If MacKay holds to his "no knowledge" defence, then it should be followed up with a frantic "how the hell didn't you?":
Proof of detainee abuse exists, despite MacKay's denials
Sworn testimony by senior Canadian officers and rare uncensored documentary evidence contradict Defence Minister Peter MacKay's repeated assertions that no proof exists of even a single case of a Canadian-transferred detainee abused by Afghan security forces.
The rescue incident dates from June of 2006, during the period when ministers and senior officers now insist they were completely unaware of repeated warnings of the risks of abuse and torture being filed by diplomat Richard Colvin.
I agree with Scott, as I argued previously, that it's time for the opposition to demand a resignation. Too often, that demand is made, and because of it the validity of the request gets lost in the partisan noise. However, in this instance, MacKay is clearly stonewalling any attempt to get to the bottom of this torture issue, or he has no business being a Minister of any kind, simply not fit to hold high office. IF, there was all this information available about detainee transfers, and it never made to MacKay's desk, then we need an inquiry for this matter alone, to address the glaring holes in government operation. It is almost scandalous, that this information never made to the Minister in question, given that we know key foreign diplomats, the Red Cross, the Commission in charge of the transfers which you relied on, the Afghan Prime Minister, our allies, etc, were all taking this issue quite seriously, concerns were RAMPANT. Why wasn't the military sharing this information with the government? Why were staff in MacKay's office withholding this information, should they not come forth and explain their behavior?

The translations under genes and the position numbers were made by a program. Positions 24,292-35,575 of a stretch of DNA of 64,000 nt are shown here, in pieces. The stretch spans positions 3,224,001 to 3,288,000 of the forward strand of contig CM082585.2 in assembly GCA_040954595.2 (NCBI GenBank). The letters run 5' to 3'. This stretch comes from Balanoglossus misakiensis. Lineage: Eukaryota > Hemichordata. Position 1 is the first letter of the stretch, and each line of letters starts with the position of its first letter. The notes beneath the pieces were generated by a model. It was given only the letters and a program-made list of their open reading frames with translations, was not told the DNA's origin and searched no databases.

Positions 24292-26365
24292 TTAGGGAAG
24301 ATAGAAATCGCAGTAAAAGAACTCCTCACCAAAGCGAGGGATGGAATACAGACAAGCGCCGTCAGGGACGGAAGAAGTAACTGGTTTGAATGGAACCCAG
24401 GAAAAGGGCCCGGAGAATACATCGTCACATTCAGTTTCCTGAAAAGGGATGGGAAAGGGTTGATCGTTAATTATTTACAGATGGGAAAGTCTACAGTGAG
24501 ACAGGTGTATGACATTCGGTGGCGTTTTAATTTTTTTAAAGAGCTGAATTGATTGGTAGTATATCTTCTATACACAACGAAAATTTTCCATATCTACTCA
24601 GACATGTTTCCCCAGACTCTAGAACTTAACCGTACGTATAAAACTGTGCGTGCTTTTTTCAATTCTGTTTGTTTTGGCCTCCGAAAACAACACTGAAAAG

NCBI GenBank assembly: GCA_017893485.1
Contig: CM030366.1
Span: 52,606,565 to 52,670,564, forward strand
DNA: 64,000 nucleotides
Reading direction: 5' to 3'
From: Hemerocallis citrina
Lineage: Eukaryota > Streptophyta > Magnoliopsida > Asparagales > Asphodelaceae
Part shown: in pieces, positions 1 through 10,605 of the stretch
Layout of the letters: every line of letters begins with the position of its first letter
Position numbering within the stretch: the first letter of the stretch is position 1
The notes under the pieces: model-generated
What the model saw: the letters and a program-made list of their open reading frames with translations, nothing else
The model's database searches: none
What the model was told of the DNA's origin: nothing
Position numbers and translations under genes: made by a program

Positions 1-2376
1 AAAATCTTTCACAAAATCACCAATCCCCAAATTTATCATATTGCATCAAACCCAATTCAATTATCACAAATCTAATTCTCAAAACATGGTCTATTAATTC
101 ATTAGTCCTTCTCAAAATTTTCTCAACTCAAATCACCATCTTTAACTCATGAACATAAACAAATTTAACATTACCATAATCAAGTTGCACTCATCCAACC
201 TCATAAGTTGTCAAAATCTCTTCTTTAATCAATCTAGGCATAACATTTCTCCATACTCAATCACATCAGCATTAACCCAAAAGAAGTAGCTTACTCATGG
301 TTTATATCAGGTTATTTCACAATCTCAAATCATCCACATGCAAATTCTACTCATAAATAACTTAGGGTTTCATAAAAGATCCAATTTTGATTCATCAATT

Canada may be guilty of war crimes. In this account out today, we clearly see that soldiers on the ground were entirely aware of their international requirements, they understood the parameters and protocols. MacKay himself has admitted that torture concerns are serious, and the government's eventually reforms, in the face of public disclosure, speak to the gravity. It is simply indefensible to claim ignorance, but I suppose the alternative of misleading is worse.